Bob Hasson points out that the number of COPPERSTATE exhibitors, as well as the quality of the forums and workshops, has steadily increased over the years. “Most exhibitors report that they’re treated better at COPPERSTATE than any other show.”
This year, a special area of the exhibit building will be designated for avionics vendors, and sponsors and exhibitors will enjoy permanent and upgraded electrical facilities in the exhibit area.
You Don’t Have to Be a “Wing Nut” to Have a Good Time
As McChesney explains, only about half of the attendees of the fly-in every year are serious aviation enthusiasts. “If a person has even a passing interest in airplanes or aviation, then they’ll enjoy themselves at COPPERSTATE,” he says. “I compare this event to a custom car show. There are lots of airplanes in the pattern, lots of activity on the ramp, and plenty of friendly aviators to answer questions.”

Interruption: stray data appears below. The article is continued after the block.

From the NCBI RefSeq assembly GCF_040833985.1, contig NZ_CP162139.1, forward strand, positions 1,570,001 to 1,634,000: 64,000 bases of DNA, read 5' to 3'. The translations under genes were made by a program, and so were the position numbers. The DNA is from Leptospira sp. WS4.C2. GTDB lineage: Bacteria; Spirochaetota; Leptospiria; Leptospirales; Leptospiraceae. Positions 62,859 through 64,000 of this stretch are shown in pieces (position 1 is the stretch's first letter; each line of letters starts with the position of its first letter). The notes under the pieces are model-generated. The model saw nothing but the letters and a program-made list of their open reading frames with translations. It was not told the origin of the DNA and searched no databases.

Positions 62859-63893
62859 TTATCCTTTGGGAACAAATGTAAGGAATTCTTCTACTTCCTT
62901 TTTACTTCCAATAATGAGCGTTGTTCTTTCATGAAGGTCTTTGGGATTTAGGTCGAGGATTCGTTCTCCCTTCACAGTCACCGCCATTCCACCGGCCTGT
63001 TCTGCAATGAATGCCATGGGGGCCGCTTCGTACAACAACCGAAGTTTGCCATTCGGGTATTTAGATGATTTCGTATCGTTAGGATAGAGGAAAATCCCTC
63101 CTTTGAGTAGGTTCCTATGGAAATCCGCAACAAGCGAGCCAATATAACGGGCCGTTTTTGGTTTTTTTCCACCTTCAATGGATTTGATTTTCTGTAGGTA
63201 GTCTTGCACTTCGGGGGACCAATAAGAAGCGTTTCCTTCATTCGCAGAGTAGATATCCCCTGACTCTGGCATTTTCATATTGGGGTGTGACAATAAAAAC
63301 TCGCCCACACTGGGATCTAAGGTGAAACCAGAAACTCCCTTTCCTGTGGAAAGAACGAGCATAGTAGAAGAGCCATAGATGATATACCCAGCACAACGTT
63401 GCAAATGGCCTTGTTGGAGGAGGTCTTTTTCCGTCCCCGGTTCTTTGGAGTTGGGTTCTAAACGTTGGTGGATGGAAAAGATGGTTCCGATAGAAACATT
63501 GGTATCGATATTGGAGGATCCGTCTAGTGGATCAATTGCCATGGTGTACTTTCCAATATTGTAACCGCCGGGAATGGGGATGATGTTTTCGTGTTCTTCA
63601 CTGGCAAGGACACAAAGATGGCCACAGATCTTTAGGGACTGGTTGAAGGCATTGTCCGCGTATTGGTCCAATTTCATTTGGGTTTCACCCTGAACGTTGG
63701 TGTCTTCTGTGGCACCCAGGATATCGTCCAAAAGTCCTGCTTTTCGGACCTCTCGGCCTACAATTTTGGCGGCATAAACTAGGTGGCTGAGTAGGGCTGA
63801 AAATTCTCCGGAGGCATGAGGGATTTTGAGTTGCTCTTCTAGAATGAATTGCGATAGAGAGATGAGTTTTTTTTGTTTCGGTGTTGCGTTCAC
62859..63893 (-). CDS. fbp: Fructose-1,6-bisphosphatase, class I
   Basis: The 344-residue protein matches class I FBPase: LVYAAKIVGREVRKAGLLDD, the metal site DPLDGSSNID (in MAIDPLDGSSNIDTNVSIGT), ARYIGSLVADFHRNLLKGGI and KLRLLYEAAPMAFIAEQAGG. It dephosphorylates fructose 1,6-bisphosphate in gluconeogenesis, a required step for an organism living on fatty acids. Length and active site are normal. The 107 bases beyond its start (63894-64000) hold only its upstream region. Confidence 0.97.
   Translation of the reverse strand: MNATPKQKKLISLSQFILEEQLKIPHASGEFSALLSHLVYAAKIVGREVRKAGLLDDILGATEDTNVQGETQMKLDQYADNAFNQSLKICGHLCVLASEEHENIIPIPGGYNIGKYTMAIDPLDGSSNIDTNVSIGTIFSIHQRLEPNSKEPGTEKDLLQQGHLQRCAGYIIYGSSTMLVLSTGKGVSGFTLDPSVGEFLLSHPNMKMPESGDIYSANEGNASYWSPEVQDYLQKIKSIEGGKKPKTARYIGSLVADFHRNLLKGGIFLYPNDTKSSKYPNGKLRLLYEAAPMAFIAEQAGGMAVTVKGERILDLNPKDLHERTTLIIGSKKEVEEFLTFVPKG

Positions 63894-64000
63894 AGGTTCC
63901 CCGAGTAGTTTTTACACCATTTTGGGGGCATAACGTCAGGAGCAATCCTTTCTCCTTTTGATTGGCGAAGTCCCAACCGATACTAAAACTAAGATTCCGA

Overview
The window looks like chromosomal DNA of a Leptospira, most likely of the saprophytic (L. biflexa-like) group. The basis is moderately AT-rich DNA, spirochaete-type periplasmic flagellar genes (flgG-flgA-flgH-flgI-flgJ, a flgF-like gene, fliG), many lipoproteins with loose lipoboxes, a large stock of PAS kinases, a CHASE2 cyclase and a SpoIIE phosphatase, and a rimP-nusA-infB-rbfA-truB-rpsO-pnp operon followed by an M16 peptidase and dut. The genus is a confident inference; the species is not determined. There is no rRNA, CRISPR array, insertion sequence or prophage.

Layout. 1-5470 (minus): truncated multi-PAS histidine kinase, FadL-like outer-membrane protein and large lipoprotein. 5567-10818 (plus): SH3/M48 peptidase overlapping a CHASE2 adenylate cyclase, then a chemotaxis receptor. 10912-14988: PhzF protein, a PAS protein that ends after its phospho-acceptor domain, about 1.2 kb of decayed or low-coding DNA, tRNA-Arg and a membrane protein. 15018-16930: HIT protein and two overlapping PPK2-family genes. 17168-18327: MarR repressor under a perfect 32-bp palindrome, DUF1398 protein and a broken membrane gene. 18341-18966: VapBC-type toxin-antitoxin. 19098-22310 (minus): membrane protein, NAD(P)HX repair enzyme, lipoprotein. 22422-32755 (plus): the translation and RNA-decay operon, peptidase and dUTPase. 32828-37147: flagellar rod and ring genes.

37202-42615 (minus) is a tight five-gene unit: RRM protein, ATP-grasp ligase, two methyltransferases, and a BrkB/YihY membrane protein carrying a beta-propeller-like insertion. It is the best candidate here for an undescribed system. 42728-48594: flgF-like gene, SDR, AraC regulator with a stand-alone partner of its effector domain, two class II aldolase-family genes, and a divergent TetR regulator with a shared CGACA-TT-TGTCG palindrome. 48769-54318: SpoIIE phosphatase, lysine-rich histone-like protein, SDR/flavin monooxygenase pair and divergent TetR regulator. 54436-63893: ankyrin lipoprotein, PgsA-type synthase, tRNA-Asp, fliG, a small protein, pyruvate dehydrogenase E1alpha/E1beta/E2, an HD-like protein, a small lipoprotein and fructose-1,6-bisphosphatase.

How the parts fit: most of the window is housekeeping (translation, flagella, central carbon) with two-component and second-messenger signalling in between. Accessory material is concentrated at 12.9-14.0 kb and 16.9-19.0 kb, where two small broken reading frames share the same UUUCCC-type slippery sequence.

Kujawa agrees that a simple interest in aviation is reason enough to attend COPPERSTATE. “Certainly, there are a number of people passionate about aviation at our event,” he says. “But, there’s living history here in the form of antique, vintage and warbird aircraft.”
Still concurs with McChesney and Kujawa: “The opportunity to be out on an airport ramp with airplanes and flight activity is a big draw in itself, let alone being able to touch and inspect historic WWII aircraft.”
Volunteering at the Fly-In: A Labor of Love
COPPERSTATE is run entirely by volunteers;there is no paid staff. According to McChesney, it is the largest all-volunteer fly-in in the country “and probably the largest on the planet.”
Given the volunteer-driven format, COPPERSTATE organizers are always in the market for new recruits. And, there are plenty of reasons to get involved.